Mogadishu, 4 December 2017 - A high-level security conference on Somalia today called for the “urgent development of a realistic, conditions-based transition plan” to transfer primary national security responsibility from the African Union Mission in Somalia (AMISOM) to the country’s own security forces.
“This plan must be guided by the rule of law, respect for human rights and should include countering violent extremism, stabilization and governance,” stated a communiqué that was issued at the end of the conference and delivered by the Federal Minister of Information, Abdirahman Omar Osman.
Participants in the first high-level conference on security to be held in the capital Mogadishu included the presidents of Somalia’s five federal member states, Prime Minister Ali Hassan Khaire, key members of the federal government cabinet and senior representatives of the international community.
According to the communiqué, the conference also agreed that a process for developing such a transition plan should be concluded by the end of this month “with a view to completing a draft transition plan” before a joint review of AMISOM requested by the UN Security Council is conducted next year.
The transition should provide “affordable, accountable and acceptable forces” that are capable of providing security across Somalia.
While underlining the progress the country has made towards implementing key security reforms, Somalia’s Federal President Mohamed Abdullahi Mohamed “Farmaajo” made a commitment in his keynote address to tackle critical security gaps before transferring full responsibility from AMISOM to Somali security forces.
“The Operational Readiness Assessment is completed and we have learned the strengths, gaps and lessons for the Police and National Army. We will use this as a springboard to identify and implement necessary reforms,” President Farmaajo said.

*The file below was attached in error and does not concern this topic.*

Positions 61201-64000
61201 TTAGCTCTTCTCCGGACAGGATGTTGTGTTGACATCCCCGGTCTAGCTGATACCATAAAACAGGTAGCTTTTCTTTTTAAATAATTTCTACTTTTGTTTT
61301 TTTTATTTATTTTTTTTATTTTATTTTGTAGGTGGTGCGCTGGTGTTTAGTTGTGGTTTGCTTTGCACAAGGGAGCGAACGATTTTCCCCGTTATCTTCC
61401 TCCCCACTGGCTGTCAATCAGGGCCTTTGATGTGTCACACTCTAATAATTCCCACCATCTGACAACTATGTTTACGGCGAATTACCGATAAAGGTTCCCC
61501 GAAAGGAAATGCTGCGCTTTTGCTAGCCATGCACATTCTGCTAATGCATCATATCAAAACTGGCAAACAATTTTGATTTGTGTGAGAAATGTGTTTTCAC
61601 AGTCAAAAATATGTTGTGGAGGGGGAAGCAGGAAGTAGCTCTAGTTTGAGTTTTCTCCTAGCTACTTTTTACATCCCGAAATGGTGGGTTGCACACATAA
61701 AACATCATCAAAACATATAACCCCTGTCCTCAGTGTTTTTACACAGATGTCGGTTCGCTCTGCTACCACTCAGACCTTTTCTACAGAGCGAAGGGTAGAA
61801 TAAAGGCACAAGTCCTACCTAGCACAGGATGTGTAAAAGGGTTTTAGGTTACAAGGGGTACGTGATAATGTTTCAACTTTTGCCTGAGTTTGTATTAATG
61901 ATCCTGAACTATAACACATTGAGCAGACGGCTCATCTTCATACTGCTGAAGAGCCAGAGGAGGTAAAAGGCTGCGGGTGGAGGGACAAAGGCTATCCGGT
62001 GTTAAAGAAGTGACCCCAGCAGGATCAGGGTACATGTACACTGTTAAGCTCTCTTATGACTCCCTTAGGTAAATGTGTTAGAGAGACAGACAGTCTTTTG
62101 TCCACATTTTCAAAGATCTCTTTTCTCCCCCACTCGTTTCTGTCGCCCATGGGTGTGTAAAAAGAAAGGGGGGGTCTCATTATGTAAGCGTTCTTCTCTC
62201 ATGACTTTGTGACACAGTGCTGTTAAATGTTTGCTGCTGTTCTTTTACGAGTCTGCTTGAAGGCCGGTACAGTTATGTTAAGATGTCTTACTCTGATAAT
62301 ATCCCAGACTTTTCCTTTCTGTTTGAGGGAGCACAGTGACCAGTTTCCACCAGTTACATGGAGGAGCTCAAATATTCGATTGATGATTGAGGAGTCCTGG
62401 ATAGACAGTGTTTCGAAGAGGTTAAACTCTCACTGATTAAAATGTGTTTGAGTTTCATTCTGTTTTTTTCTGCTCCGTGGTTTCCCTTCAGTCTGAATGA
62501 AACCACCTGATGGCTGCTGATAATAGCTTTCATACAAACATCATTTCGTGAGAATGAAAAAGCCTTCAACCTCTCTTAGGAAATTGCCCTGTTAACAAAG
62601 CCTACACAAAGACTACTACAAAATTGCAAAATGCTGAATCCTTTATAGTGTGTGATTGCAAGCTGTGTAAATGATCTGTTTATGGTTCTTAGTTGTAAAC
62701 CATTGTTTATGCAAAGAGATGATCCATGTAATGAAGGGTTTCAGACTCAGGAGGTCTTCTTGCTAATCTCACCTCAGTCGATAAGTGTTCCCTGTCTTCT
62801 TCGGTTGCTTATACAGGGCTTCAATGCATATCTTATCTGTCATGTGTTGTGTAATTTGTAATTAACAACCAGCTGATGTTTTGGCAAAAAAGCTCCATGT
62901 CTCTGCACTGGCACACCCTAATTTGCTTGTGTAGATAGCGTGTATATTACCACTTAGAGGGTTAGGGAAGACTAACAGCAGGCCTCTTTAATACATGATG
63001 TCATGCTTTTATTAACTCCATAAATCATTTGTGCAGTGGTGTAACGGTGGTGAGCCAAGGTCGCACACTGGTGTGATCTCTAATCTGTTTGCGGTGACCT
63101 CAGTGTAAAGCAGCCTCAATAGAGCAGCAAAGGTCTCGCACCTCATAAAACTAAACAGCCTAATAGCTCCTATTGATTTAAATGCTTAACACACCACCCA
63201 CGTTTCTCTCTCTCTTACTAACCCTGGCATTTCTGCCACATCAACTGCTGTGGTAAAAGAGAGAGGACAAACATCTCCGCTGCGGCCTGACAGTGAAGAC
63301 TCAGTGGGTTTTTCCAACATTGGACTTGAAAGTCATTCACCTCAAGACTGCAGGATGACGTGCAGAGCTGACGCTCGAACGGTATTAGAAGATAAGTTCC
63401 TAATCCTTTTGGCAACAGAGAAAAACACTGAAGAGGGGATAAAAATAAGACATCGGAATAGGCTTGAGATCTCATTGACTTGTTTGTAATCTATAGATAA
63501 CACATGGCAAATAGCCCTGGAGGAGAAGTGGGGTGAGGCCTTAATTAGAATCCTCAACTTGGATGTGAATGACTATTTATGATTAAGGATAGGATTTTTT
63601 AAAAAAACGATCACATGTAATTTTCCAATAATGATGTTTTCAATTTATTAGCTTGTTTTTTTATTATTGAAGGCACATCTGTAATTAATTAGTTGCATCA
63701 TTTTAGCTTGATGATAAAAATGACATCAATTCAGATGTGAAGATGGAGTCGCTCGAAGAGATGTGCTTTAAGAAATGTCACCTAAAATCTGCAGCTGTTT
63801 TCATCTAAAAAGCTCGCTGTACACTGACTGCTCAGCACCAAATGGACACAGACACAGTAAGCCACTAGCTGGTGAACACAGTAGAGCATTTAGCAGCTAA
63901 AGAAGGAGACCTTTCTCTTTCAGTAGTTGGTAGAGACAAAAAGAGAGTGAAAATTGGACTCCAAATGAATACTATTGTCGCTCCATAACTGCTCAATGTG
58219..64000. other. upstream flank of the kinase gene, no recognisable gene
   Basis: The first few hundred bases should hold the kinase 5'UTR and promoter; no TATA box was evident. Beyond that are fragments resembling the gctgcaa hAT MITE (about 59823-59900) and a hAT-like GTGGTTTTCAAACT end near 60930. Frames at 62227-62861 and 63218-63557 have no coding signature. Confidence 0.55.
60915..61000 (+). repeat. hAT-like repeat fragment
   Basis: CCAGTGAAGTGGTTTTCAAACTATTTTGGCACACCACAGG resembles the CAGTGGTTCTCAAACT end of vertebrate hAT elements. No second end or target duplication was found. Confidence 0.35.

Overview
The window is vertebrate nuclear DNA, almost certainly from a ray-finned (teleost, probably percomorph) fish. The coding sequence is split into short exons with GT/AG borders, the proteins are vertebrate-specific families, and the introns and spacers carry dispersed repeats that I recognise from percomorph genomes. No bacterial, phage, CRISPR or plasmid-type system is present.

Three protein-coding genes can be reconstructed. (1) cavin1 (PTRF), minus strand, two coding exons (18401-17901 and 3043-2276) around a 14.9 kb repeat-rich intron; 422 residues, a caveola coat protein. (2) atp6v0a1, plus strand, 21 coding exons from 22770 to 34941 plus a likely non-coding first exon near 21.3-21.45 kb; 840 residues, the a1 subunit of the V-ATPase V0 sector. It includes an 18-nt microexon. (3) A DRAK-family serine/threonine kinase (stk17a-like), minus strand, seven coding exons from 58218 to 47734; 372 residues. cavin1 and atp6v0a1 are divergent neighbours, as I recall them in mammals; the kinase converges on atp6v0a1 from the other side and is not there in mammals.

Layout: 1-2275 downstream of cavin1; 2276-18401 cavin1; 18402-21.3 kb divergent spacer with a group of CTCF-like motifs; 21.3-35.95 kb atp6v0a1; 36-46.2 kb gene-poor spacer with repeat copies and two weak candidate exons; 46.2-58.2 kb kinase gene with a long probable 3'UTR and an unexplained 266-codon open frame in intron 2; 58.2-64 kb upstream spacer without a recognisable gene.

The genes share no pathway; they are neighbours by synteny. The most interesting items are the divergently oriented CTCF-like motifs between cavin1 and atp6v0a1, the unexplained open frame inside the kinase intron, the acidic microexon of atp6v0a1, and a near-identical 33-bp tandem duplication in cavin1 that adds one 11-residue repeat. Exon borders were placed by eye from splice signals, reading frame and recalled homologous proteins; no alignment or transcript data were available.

Michael Keating, the Special Representative of the UN Secretary-General (SRSG) for Somalia, said the UN stood ready to work with the country and international partners to address the various security challenges facing Somalia.
“Somalis deserve coherent support by the international community. The comprehensive approach to security does provide a mechanism to bring everybody together to work with you and your colleagues to move down this pathway, including the area of financing,” he remarked.
Mr. Keating also noted that the meeting had provided an opportunity to review the achievements of the Farmaajo government and agree on a future list of priorities.
“A conditions-based transition plan is now really essential. The Troop Contributing Countries need it and AMISOM needs it, both because they need a partner to hold territory and to work within their operational activities. But also because they cannot stay in Somalia forever, and they need a horizon,” he stated.
The security conference was convened to review progress on security sector reform and the implementation of the National Security Architecture, which was endorsed by Somalia’s federal and state-level leaders last April. Participants also called for continued international support to build the capacity of Somali security forces and institutions.